I talked about Aldabras being a social animal,
    Here my Aldabras are very social they need each other. They don’t like to be separated, they sleep on each other, one will put his head inside the shell of another animal, I have even seen two animals sleeping with their heads inside the others shell.

    Back a few months ago I had to separate one of the males from the grope (I have 6 males) he was in an adjacent cage, all he did all day long was work to brake the fence down so he could get back into the group. And that’s what he did. I have seen countless examples of this.
    On the other hand, a Galop would have nothing to do with another animal (Let alone another male) putting his head that close to him.
    Galops want their space and don’t appear to need much company from others. I am not saying that they want to be alone, I don’t really know, I am just saying they don’t appear to need it the way the Aldabras do. But I will say this, while I don’t think they are sensitive to needing others around them when all eight Galops are in their pen, there is a definite sense of community and a definite sense of hierarchy I don’t see this hierarchy in the Aldabras.

    I have also talked about this “Aldabra socialism” with my friend the Aldabraman and he has concluded the same findings.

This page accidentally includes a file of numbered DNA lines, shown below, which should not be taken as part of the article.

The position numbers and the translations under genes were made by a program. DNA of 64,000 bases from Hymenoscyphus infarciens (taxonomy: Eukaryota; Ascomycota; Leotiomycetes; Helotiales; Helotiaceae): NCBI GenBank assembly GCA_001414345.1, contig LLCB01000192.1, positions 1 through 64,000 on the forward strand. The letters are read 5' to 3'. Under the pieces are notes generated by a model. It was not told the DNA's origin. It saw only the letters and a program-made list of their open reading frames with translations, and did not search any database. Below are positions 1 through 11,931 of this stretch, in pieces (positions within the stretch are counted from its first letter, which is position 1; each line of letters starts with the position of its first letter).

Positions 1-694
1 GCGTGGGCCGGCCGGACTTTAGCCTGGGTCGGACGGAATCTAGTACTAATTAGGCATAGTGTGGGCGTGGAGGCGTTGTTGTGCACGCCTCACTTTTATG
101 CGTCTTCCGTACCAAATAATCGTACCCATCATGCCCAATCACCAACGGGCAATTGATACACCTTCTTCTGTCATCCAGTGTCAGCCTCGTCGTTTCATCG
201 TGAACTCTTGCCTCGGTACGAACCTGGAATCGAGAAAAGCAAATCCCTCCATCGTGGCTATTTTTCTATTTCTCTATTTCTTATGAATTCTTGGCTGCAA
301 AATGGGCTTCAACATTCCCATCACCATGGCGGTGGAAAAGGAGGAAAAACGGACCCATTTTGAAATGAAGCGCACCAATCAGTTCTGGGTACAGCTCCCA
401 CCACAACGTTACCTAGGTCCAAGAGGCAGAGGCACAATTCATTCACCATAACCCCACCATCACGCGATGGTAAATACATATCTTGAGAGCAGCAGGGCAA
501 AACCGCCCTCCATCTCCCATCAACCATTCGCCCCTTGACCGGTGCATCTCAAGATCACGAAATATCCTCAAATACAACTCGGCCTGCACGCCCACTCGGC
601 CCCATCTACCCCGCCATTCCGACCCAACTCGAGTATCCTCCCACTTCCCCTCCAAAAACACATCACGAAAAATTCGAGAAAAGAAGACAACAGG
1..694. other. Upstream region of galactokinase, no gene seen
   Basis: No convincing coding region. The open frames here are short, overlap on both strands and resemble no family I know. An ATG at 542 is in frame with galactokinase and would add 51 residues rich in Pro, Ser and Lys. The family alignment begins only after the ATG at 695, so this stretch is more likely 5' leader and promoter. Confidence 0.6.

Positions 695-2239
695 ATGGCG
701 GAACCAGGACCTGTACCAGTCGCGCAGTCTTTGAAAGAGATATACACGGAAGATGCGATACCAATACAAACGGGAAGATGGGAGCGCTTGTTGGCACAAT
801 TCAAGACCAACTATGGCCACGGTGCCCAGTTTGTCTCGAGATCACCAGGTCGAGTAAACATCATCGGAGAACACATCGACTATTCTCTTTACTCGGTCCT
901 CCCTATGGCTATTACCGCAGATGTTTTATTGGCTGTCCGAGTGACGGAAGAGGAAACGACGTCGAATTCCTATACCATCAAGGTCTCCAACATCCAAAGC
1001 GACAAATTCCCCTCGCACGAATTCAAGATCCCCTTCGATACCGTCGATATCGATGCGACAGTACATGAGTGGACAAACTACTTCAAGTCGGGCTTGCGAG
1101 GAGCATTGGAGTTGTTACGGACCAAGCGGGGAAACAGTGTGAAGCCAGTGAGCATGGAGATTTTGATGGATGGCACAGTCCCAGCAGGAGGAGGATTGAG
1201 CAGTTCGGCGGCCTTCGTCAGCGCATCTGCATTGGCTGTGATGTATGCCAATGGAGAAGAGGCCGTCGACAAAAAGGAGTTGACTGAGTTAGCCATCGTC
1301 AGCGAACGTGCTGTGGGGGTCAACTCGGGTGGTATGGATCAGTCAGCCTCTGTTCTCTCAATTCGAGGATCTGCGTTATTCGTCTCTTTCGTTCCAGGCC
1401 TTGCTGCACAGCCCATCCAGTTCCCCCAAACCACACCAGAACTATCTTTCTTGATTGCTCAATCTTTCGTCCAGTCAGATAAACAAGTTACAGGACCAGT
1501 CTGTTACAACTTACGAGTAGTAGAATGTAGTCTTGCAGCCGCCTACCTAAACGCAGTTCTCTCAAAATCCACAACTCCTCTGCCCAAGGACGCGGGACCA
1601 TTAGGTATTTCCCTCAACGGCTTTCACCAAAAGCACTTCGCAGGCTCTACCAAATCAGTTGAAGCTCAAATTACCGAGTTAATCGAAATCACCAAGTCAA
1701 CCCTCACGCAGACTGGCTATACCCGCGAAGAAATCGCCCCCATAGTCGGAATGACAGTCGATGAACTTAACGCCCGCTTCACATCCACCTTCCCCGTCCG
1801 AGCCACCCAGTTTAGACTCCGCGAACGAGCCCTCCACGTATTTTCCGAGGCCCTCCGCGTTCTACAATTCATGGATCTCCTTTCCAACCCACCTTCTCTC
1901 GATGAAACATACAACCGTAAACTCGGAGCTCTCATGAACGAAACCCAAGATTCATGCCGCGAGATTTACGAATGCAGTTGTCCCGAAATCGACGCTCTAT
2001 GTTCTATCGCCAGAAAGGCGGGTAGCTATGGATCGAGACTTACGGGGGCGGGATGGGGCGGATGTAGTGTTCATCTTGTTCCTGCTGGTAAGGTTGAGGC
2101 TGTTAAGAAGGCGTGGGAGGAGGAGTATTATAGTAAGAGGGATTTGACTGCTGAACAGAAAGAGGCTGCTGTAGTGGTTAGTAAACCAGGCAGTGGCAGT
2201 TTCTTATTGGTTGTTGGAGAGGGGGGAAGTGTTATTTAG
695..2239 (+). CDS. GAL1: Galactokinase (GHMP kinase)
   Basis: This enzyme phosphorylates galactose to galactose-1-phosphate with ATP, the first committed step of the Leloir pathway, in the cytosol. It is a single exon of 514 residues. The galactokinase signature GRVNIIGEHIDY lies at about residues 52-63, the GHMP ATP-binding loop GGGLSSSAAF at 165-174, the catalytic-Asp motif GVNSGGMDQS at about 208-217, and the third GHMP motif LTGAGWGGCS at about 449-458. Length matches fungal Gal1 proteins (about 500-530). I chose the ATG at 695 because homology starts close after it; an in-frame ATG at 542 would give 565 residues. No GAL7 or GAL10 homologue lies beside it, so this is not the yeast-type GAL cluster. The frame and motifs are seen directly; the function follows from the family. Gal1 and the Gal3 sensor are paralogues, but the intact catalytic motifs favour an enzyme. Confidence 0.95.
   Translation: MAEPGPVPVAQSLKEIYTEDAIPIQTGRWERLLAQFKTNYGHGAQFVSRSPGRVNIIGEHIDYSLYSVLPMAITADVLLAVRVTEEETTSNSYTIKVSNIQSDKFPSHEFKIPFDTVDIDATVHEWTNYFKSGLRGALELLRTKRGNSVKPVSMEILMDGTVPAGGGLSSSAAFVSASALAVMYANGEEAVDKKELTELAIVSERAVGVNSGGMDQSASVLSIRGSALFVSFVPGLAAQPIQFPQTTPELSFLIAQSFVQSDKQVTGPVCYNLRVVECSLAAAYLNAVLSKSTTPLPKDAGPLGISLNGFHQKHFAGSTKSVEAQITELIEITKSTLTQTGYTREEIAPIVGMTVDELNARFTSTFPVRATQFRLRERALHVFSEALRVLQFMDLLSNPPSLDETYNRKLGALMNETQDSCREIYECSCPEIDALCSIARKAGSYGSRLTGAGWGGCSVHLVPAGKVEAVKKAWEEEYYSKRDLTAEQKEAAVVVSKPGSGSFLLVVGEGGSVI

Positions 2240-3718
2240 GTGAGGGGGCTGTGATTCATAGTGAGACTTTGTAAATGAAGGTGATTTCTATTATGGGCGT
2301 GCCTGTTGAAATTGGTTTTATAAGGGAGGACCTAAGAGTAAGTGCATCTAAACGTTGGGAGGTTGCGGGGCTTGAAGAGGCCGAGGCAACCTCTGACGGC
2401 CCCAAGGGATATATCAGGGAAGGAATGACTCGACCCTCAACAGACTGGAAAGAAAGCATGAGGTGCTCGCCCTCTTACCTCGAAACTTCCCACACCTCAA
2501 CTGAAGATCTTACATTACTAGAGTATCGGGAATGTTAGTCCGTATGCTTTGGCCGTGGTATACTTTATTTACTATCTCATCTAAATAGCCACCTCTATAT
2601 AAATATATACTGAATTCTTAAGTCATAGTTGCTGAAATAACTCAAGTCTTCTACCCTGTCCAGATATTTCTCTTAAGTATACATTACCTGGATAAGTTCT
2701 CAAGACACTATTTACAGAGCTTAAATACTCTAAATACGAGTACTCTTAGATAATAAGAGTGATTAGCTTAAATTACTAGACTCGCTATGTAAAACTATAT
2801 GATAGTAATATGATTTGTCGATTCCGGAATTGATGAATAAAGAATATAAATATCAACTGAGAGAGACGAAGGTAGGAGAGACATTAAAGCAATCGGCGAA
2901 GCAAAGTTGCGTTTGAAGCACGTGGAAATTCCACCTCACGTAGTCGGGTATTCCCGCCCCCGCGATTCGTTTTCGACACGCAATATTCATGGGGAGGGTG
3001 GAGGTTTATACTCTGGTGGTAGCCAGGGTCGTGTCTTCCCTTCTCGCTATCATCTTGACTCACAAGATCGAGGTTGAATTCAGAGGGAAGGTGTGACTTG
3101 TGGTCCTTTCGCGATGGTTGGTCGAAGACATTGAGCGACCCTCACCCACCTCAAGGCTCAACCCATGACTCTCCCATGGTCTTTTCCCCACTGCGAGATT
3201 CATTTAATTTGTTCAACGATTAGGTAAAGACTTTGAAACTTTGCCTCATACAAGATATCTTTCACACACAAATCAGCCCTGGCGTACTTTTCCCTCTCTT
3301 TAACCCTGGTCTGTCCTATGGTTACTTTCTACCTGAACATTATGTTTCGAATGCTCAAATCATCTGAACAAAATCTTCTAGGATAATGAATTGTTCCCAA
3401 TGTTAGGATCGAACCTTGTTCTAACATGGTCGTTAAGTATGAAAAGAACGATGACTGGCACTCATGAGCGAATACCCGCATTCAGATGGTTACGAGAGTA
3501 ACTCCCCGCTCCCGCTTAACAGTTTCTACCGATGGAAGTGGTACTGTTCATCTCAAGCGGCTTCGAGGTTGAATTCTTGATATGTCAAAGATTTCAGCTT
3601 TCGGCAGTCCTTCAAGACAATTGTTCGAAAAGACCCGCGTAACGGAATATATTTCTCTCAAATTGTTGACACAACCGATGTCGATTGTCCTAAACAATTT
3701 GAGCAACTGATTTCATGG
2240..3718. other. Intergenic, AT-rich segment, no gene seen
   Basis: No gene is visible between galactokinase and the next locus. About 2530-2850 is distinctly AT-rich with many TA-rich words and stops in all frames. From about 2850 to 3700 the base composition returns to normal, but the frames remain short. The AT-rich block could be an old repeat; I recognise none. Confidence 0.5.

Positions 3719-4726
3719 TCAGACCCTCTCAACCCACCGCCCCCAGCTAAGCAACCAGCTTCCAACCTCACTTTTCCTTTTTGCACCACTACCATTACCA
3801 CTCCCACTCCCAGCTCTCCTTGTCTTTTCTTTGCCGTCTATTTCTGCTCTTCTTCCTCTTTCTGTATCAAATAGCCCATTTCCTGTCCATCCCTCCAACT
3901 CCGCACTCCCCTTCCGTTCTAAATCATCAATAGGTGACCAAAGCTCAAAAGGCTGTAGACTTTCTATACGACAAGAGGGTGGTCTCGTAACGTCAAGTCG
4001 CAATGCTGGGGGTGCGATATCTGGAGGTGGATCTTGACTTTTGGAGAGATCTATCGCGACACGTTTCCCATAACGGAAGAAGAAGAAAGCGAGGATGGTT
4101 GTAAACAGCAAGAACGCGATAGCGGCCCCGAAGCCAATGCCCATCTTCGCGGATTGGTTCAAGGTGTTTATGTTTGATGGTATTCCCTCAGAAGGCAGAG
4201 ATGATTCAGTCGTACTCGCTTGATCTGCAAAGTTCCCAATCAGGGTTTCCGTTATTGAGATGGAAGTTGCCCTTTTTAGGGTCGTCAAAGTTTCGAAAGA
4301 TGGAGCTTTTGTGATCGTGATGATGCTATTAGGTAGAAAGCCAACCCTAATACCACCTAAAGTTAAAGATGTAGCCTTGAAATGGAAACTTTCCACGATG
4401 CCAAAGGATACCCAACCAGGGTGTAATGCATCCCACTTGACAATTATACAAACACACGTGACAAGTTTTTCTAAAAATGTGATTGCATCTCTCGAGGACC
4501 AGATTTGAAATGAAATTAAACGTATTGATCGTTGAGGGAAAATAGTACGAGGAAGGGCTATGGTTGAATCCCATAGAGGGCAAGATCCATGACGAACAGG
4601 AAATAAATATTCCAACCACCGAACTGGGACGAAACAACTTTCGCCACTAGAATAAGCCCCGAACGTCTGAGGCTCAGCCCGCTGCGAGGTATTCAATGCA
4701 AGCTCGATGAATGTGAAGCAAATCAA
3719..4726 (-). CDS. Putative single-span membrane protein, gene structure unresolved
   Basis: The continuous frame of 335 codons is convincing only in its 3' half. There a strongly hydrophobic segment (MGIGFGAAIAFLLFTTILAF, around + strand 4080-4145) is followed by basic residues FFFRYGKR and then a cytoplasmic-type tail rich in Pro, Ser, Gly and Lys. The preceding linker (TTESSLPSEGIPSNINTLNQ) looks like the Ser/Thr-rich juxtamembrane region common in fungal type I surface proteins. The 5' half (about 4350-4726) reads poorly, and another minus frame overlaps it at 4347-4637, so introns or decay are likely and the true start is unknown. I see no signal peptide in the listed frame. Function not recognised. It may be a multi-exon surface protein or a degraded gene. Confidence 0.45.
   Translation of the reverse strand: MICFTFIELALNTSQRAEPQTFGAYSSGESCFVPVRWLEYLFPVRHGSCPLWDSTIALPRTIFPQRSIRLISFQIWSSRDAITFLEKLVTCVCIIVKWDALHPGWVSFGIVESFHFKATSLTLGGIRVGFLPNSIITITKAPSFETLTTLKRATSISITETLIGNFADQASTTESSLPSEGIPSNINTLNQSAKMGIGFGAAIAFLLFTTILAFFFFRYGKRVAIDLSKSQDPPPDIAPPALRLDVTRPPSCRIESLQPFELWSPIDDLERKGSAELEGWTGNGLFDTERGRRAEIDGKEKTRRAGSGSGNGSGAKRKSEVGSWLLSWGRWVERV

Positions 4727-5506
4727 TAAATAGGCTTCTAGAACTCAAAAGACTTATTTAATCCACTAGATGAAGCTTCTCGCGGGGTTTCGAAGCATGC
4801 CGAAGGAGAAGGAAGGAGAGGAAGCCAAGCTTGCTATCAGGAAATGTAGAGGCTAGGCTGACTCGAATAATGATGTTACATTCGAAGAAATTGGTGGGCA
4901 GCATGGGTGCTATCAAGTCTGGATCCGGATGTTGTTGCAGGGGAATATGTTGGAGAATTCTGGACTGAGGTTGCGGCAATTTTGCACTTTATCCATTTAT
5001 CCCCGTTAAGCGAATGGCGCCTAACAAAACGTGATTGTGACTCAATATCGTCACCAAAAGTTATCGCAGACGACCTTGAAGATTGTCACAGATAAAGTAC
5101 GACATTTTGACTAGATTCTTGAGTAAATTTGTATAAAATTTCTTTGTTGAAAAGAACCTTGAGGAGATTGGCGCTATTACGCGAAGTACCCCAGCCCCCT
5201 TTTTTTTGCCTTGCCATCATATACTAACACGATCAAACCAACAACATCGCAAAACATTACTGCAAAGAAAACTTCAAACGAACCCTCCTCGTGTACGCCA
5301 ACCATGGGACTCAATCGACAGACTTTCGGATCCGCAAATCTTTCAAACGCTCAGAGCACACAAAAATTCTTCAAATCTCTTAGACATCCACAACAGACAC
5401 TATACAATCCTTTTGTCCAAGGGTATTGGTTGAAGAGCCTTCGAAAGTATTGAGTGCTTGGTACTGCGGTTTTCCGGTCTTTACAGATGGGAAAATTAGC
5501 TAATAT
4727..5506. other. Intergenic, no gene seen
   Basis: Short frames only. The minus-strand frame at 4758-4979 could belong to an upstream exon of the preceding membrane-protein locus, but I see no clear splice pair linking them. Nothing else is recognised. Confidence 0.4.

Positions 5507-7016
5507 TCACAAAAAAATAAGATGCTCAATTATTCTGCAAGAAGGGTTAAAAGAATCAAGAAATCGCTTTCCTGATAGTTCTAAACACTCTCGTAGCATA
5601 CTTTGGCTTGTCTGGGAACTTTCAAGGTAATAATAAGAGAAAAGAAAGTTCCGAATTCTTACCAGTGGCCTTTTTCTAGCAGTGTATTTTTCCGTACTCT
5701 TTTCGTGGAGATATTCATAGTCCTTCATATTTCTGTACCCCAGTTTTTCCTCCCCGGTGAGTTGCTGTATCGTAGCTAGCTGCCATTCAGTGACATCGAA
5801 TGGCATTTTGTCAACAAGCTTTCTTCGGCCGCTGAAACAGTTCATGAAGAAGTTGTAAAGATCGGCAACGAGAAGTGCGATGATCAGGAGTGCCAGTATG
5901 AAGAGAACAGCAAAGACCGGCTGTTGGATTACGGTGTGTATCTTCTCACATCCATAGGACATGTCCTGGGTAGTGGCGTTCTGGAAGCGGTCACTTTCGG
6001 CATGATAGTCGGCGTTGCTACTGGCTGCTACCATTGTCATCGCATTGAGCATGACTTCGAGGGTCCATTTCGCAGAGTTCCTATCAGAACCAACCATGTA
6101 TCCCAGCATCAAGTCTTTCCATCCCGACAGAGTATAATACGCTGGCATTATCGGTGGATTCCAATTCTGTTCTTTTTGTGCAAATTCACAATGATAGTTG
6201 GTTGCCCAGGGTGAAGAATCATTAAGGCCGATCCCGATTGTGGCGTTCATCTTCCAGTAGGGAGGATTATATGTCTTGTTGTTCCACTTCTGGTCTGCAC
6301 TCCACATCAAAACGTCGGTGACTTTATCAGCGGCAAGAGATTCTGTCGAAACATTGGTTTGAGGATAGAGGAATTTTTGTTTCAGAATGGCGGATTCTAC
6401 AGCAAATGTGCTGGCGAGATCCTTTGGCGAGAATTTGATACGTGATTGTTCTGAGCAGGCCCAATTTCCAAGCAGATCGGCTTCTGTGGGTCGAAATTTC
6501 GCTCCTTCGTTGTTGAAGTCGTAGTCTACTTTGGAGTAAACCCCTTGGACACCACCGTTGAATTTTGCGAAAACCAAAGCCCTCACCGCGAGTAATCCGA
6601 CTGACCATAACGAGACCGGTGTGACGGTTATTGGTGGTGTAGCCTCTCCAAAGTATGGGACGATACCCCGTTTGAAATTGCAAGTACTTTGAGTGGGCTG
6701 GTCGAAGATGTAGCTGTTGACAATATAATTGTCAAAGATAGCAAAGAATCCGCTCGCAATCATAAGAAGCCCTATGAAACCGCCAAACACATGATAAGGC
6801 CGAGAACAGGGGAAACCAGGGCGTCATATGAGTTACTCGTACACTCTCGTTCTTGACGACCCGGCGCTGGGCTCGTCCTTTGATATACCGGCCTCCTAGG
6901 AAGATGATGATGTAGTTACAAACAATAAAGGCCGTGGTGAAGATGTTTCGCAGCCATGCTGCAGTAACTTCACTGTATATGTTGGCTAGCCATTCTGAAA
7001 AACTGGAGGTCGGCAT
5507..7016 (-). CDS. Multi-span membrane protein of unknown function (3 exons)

Actually we concurred on many points of behavior. I would love to hear others experiences and stories on Aldabra behavior.

    Sam Pascucci
  7. AldabraNerd

    AldabraNerd New Member 5 Year Member

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    Sam, this is very interesting, and it certainly seems to be the case in the wild, too. On the inland tortoise turfs on eastern Grand Terre, there are plenty shade trees/shrubs around. However, during noon heat, the tortoises congregate under just a few of these trees (always the same trees), sometimes in numbers of >50. Now, an interesting question is to what extent the tortoises under each tree are the same each day! I hope to be able to study this sometime (so much to do, so little time).
    [hr]
    This is a fantastic story & even better footage; thanks a lot for sharing! I think I'd like to visit your tortoises in Florida sometime...! :tort:
  8. sam@FloridaIguana.com

    [email protected] New Member 5 Year Member